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TECHNICAL PAPERS

Utility Service

Building a high-performance central energy plant David Stokes

Financial pressures are pushing health care organisations to invest in and leverage efficiencies in every facet of their operations.

S

taffing efficiencies, technological innovations and procurement strategies all can impact financial performance, but no single strategy can lower operational costs more than a highperformance central energy plant (CEP).

and reported, the planning, design, construction and operations process can begin. This generally can be segmented into the following areas:

Imagine a scenario in which energy savings of up to 60 percent can be achieved, sustainability benchmarks can be met, operational costs can be reduced and reliability can be improved. It’s possible, but getting there doesn’t happen by accident.

PHOTO BY DAVID STOKES, COURTESY OF CBRE HEALTHCARE Construction of a new central energy plant is well under way.

Preliminary activities Before starting the process of developing and implementing a CEP project, several preliminary activities should be completed. For instance, the organisation must have completed a strategic master facilities plan in which a central plant retrofit or new central plant project has been vetted, approved and funded. Many times a CEP is part of a larger capital project. However, to truly pass muster, the component initiative should be able to stand on its individual merits. Moreover, a solid business case must be made for the central plant to ensure success and executive buy-in. Additionally, specific objectives and performance metrics should be established as guiding principles for the project. These can include targeting energy savings versus a baseline; targeting performance in U.S. Green Building Council Leadership in Energy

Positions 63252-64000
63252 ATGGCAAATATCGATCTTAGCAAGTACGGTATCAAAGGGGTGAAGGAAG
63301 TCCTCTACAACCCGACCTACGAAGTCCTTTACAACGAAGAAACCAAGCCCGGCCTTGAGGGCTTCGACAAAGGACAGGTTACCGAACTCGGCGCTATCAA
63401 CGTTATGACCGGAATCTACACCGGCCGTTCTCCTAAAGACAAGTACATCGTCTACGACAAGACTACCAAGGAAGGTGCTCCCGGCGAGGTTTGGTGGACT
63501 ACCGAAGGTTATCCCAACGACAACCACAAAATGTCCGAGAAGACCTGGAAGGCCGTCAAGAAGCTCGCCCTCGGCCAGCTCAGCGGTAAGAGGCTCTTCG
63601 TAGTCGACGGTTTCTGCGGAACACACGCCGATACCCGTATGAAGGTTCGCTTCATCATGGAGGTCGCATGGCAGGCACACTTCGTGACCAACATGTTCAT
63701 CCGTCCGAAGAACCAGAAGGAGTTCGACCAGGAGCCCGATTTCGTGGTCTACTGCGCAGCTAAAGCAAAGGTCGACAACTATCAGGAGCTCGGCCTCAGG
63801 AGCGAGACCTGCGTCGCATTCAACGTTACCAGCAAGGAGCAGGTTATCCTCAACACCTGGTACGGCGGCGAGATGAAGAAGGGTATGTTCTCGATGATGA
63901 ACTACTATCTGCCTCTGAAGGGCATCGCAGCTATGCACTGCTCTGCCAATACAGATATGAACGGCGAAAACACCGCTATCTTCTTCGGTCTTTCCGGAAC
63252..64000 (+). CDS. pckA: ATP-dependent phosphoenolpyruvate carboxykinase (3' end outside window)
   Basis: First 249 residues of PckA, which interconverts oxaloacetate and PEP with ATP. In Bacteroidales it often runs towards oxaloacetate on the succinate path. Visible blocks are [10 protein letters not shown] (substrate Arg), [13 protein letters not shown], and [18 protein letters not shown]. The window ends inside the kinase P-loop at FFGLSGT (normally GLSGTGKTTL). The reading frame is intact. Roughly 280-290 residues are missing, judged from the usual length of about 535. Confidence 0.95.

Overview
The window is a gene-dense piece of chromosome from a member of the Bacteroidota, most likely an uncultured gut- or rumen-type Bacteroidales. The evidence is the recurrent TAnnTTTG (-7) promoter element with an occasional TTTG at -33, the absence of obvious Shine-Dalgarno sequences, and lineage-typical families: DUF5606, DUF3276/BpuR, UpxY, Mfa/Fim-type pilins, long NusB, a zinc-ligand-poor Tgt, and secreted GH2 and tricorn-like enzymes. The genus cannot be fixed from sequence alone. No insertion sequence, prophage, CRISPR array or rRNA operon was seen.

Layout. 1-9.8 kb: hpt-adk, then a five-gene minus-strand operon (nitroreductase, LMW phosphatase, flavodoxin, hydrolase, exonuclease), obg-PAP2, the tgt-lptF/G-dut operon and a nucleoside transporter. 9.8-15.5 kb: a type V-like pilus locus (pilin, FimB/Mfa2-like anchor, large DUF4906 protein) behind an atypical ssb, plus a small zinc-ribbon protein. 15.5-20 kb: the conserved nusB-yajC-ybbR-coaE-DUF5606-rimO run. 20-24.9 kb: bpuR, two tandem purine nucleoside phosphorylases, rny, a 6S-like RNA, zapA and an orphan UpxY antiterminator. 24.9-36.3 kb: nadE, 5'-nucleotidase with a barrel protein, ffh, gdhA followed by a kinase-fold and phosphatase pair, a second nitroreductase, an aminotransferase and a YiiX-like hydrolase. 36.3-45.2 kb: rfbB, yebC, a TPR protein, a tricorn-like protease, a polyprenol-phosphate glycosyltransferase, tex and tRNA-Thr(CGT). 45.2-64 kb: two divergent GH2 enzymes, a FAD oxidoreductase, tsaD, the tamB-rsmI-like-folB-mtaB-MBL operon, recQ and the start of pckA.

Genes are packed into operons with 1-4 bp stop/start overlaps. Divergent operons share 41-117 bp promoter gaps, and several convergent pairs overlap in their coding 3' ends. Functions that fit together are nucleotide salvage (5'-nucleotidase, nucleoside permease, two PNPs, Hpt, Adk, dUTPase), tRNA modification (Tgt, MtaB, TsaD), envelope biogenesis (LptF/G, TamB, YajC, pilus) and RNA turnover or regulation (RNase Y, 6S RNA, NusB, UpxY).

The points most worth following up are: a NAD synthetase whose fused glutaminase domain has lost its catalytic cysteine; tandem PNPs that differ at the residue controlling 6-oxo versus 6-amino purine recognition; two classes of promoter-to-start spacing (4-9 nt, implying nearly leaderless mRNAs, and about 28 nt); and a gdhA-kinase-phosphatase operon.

32